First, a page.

Why Coronavirus Demands Women’s Leadership | Carolyn Childers

An

Power of Ideas

Why Coronavirus Demands Women’s Leadership | Carolyn Childers

Author(s)
Carolyn  Childers
Carolyn Childers
(Co-Founder and CEO, Chief)

Psychological arguments can and should be made for why women make exceptional leaders. Studies prove that women consistently rank higher than men in most management skills. Research also suggests that women-led companies make more money than their male-run competitors and are more productive

But there’s a stronger argument to why women’s leadership is so important right now: Coronavirus, like all global health crises, is also a women’s crisis. While early signals suggest men are at higher risk of dying from this pandemic, women are disproportionately affected by its societal implications, and without our leadership, no health-care or policy solution will be representative. And, when health-care and policy solutions are not representative, they fail.

Worldwide, women comprise the majority (nearly 70 percent, by some estimates) of frontline health-care workers; in the US, that figure is nearly 80 percent. In China’s Hubei province where the virus originated, 90 percent of health-care workers and nearly half of doctors are women. Women are primary caregivers for children and the elderly worldwide, especially when they’re sick. 

Women are significantly less likely to hold executive and senior management roles, making us more likely to be impacted by layoffs. Data already suggest that we are being hit hardest by COVID-19 staff reductions. Women also comprise the world’s majority of informal workers and are more likely to sacrifice their jobs (either voluntarily or by force) should one partner in a couple need to stay home. 

Less discussed is women’s susceptibility to abuse during times of crisis. Data already suggest that domestic violence is spiking as nations lockdown, a danger amplified by closed shelters and overwhelmed hotlines. 

In this highly uncertain time, empathy is one of the few things leaders can control. When we feel for others, our blinders fade, we welcome diverse perspectives, and we are able to make informed decisions rather than operating in silos. Empathy is intellect, and women have it in spades.

Women are the world’s frontline defense and at-home support. We are over half of the world’s population. This virus does not discriminate, and every nation’s economy and medical health rests on our paid and unpaid labor. When our needs are not represented and acted upon, everyone loses. When the White House coronavirus task forces look like this, women have no reason to trust that our needs are being heard or acted upon. While women’s representation in leadership does not guarantee we will be respected, countries like Sweden suggest it dramatically increases the chances.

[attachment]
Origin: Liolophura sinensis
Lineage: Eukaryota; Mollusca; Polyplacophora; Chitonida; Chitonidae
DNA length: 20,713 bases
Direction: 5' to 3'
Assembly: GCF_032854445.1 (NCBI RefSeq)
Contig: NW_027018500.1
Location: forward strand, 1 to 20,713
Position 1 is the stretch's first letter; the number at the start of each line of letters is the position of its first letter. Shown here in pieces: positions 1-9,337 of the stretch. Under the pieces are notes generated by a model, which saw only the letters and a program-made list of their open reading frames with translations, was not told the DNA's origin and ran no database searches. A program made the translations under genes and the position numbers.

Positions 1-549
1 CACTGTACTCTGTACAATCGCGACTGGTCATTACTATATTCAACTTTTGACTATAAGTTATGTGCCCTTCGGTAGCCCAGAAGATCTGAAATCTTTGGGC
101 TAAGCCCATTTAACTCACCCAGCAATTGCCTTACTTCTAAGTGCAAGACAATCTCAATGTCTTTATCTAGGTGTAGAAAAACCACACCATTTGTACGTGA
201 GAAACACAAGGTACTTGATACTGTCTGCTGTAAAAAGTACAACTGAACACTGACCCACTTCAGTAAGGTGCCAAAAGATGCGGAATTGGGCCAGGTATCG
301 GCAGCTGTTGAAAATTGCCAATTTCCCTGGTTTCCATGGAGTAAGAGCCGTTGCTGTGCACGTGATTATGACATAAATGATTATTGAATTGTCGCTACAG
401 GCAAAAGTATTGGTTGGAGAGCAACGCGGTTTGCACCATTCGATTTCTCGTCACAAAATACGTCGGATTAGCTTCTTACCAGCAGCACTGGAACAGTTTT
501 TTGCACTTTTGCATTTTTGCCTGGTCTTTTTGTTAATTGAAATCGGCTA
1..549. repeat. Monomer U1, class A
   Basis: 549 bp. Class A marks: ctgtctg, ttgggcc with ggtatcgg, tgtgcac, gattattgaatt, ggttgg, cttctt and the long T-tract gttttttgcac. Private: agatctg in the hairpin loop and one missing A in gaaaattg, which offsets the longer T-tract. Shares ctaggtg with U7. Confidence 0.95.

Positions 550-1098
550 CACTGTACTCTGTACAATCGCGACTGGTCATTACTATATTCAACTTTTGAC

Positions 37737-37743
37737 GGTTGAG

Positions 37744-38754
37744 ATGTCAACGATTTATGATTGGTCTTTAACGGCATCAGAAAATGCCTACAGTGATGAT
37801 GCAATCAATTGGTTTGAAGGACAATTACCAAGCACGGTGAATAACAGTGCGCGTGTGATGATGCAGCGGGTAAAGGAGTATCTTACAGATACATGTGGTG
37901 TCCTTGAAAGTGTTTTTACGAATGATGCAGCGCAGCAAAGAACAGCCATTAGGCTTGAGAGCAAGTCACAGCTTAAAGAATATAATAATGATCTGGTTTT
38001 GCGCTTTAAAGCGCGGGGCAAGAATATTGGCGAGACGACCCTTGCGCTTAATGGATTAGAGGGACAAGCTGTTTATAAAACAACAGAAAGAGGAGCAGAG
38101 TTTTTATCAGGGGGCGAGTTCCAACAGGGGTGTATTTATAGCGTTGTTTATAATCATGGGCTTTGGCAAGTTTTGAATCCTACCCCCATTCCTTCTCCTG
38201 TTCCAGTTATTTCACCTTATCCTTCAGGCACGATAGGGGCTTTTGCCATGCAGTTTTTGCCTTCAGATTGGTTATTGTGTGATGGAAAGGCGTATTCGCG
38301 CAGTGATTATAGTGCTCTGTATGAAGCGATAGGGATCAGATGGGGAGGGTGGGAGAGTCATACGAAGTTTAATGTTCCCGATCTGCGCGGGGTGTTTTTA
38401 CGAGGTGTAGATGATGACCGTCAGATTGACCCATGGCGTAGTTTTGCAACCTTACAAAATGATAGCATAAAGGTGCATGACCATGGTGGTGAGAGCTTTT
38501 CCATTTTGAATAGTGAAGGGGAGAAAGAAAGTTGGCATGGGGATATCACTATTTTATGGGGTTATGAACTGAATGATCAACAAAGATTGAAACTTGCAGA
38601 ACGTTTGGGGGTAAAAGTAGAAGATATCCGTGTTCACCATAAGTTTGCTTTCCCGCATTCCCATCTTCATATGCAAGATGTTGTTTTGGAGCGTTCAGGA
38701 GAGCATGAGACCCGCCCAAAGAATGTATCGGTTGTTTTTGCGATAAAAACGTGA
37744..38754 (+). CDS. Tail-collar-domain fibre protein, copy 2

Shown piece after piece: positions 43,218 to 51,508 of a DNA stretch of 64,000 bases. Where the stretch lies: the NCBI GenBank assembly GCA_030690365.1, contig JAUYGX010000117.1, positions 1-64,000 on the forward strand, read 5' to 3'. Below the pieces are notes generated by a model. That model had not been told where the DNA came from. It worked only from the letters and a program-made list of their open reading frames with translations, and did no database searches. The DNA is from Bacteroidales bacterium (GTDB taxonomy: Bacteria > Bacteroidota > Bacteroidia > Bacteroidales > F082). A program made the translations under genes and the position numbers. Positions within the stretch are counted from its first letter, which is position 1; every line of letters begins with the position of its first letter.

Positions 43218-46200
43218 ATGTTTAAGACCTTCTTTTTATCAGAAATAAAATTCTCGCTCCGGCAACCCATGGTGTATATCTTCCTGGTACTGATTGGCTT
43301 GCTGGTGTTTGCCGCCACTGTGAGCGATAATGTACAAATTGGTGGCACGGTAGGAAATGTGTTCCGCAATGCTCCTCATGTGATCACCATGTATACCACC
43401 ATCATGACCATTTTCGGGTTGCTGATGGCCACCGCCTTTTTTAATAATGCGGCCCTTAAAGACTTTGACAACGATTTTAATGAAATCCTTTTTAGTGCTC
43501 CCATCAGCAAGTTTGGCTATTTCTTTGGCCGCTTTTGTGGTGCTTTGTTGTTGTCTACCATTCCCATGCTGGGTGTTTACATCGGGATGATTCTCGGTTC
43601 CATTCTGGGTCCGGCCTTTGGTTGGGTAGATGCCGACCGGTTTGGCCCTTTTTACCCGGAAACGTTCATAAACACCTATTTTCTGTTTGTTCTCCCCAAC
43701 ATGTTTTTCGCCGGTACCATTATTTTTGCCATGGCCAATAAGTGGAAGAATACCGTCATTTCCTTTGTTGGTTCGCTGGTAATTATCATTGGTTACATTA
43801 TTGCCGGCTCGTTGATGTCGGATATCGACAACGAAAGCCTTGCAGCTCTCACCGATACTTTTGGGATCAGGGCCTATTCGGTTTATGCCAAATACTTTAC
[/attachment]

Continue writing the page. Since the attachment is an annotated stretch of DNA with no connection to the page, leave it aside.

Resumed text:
At the heart of this macro explanation is a single trait underscoring women’s unique qualification to lead: empathy. Defined as the ability to understand or share another person’s feelings, empathy is exactly why representation in leadership matters—especially in times of crisis. 

When employees feel seen and supported by their managers, they’re twice as likely to be productive and satisfied by their jobs. When you know the struggle of working from home while quarantining with kids, you can craft policies that actually support working parents. When your family relies on you to bathe, feed, and medicate your elderly parents, you don’t question colleagues who need to sign off early for “family stuff.” And when you’ve experienced the immense anxiety of being pregnant before a pandemic, you remember to regularly check in on your colleague who’s in her third trimester. 

From childhood on, women are socialized to be more empathetic than men. To succeed, we need to overcome different and more difficult challenges. Once we secure leadership, it’s impossible to forget our scars or the women whose support enabled our success. We lead for them because, in many ways, we are them. Our empathy empowers our teams to do more, focus, and stay committed.

Empathy is the antonym of ego, and without it, decisions cannot be made for the greater good. In this highly uncertain time, empathy is one of the few things leaders can control. When we feel for others, our blinders fade, we welcome diverse perspectives, and we are able to make informed decisions rather than operating in silos. Empathy is intellect, and women have it in spades.

Whether considering the tragic predicament of coronavirus from the macro perspective of a global health crisis or the micro perspective of an anxious corporate team, women’s leadership is essential for success. This virus will wreak havoc worldwide, and while it demands a diverse array of leaders, we cannot confront it without women at the table.

Published April 22, 2020